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Richard Burton Archives: Industrial Disputes and Strikes

Mae'r dudalen hon hefyd ar gael yn Gymraeg

Sources for the History of Industrial Disputes and Strikes

Large group of people with protest signs.The Richard Burton Archives is a great source for the study of industrial disputes and strikes, particularly in the mining industry. The South Wales Coalfield collections covers most of the major and smaller disputes from the worker perspective through its trade union material. This includes:

  • Official minutes and financial papers of the National Union of Mineworkers (and other related Union organisations)
  • Personal collections
  • Photographs 
  • News cuttings

The Archives also holds business collections which often record such events and the impact on the company.

Copyright: Martin Shakeshaft (Ref. SWCC/PHO/DIS/106)

1926 General Strike

In 1926 a Royal Commission concluded that the British coal industry was in need of re-organisation. Pit owners planned to cut miners' pay and lengthen working hours, whilst the Miners' Federation of Great Britain fought these proposals on the slogan ‘Not an hour on the day. Not a penny off the pay’. On 30 April 1926, the miners who refused the cuts were locked out and Britain’s coalfields came to a stop.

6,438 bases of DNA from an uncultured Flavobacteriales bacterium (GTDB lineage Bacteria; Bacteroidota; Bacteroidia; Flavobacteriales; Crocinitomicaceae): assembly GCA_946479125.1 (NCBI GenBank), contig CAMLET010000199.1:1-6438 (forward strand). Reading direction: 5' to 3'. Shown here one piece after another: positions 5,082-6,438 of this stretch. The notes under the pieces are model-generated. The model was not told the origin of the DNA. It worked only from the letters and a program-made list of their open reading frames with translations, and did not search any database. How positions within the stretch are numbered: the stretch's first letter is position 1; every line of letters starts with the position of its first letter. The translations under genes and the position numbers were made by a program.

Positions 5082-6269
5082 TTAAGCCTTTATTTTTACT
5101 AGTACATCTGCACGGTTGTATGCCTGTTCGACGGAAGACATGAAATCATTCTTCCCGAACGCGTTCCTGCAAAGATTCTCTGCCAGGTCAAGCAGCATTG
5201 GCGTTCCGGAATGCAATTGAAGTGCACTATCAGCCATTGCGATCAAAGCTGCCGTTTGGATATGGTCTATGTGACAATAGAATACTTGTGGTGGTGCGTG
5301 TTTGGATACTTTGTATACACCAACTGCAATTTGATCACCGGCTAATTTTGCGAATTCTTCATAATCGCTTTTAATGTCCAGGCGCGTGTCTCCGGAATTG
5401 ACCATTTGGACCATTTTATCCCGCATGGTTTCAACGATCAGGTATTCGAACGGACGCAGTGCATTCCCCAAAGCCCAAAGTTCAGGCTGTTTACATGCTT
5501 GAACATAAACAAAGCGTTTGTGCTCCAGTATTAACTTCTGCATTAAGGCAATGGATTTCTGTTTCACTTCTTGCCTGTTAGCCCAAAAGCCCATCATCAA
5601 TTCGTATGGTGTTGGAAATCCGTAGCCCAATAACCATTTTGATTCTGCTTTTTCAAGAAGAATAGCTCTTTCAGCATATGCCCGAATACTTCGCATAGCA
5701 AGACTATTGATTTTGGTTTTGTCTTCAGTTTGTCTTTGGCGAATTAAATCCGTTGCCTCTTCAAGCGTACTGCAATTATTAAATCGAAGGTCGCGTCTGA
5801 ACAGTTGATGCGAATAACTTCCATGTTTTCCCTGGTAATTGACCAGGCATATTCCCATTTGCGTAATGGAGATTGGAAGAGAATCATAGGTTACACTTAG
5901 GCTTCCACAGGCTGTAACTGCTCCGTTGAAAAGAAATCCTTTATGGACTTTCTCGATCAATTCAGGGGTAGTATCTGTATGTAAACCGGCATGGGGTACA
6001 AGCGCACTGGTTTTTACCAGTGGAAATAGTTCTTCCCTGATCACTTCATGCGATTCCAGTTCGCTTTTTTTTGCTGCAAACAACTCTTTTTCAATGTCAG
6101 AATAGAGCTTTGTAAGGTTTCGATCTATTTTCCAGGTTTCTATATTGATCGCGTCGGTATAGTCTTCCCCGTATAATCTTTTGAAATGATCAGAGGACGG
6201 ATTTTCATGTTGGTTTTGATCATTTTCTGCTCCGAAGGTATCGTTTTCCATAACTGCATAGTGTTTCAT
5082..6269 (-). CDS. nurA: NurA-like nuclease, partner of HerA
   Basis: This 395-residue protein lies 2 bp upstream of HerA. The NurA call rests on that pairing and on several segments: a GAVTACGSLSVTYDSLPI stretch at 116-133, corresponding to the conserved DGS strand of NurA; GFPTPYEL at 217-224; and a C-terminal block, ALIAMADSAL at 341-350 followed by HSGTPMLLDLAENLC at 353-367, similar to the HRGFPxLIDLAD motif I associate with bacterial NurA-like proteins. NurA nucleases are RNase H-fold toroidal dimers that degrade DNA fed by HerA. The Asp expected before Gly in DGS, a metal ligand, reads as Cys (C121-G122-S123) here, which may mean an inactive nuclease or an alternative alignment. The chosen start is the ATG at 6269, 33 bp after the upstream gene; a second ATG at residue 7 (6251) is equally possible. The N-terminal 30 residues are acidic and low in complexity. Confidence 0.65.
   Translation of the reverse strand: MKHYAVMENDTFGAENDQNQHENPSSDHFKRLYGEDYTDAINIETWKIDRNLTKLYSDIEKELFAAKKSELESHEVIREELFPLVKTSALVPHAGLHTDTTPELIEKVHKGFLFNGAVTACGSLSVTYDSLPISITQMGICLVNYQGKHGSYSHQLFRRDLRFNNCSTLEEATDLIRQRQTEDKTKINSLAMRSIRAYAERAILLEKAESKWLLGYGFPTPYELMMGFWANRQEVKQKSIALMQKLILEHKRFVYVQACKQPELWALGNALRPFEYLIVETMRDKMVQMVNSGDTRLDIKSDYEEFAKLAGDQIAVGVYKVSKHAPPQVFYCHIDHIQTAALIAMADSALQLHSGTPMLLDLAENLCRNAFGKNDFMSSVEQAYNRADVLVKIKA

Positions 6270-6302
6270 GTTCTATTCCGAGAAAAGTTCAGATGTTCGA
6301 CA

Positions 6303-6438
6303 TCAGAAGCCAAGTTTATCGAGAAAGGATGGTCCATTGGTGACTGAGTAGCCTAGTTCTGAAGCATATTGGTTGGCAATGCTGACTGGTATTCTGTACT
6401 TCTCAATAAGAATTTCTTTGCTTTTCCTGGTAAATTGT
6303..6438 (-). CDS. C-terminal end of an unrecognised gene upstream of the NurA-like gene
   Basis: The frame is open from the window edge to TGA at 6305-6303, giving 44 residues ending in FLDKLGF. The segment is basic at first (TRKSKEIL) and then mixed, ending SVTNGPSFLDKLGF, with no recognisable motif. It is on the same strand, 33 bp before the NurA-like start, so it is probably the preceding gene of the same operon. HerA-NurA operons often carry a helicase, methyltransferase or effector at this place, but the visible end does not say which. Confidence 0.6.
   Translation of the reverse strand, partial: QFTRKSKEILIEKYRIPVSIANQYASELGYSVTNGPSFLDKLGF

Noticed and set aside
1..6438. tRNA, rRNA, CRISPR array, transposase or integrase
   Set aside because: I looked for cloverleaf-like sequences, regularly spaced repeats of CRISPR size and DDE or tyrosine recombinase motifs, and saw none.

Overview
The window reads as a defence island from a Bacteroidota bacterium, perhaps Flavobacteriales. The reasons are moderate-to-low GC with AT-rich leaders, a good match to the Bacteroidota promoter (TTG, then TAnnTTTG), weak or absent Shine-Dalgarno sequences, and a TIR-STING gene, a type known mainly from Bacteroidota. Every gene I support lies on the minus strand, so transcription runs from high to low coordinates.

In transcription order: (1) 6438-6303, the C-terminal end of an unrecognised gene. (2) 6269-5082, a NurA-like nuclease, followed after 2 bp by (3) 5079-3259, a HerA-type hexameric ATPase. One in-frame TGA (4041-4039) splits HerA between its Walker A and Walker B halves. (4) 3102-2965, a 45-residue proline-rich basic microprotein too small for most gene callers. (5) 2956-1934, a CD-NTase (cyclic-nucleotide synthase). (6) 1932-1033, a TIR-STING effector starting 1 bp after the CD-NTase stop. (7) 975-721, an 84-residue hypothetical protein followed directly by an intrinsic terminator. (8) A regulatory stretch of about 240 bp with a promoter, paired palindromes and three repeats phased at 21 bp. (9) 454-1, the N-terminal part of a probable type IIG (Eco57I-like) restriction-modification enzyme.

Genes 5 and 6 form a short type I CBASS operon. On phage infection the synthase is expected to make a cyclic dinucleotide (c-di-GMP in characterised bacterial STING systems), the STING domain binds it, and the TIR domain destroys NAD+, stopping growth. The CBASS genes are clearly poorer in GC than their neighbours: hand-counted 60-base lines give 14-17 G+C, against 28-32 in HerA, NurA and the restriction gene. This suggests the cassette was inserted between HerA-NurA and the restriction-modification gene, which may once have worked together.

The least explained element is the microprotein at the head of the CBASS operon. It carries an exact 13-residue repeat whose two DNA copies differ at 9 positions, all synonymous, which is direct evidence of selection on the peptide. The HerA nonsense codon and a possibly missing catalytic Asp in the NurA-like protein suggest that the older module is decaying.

The Trades Union Congress (TUC) called all trade unionists to strike, and, between 3 and 12 May, most of the British workforce came out on strike to support the miners. On 12 May, the other unions returned to work as the TUC agreed terms with the Government. The proposals were rejected by the Miners' Federation and the miners continued with a six month-long lock-out until starvation sent them back to work.  

Group of men, women and children with two pots and an urn.

Staff of Duffryn Canteen Committee staff during 1926 General Strike (Ref. SWCC/PHO/DIS/44)

Minute Books

  • Lodge material such as minute books or financial records, e.g. Cambrian Lodge cash book detailing strike pay and register of men fed at relief canteens and members entitled to food vouchers (Ref. SWCC/MNA/NUM/L/20)
  • Welfare Association minutes, e.g. Abergorki Workmen’s Hall and Institute minutes (Ref. SWCC/MNB/I/3) and Maesteg Distress Fund (Ref. SWCC/MNA/I/21)

Personal Collections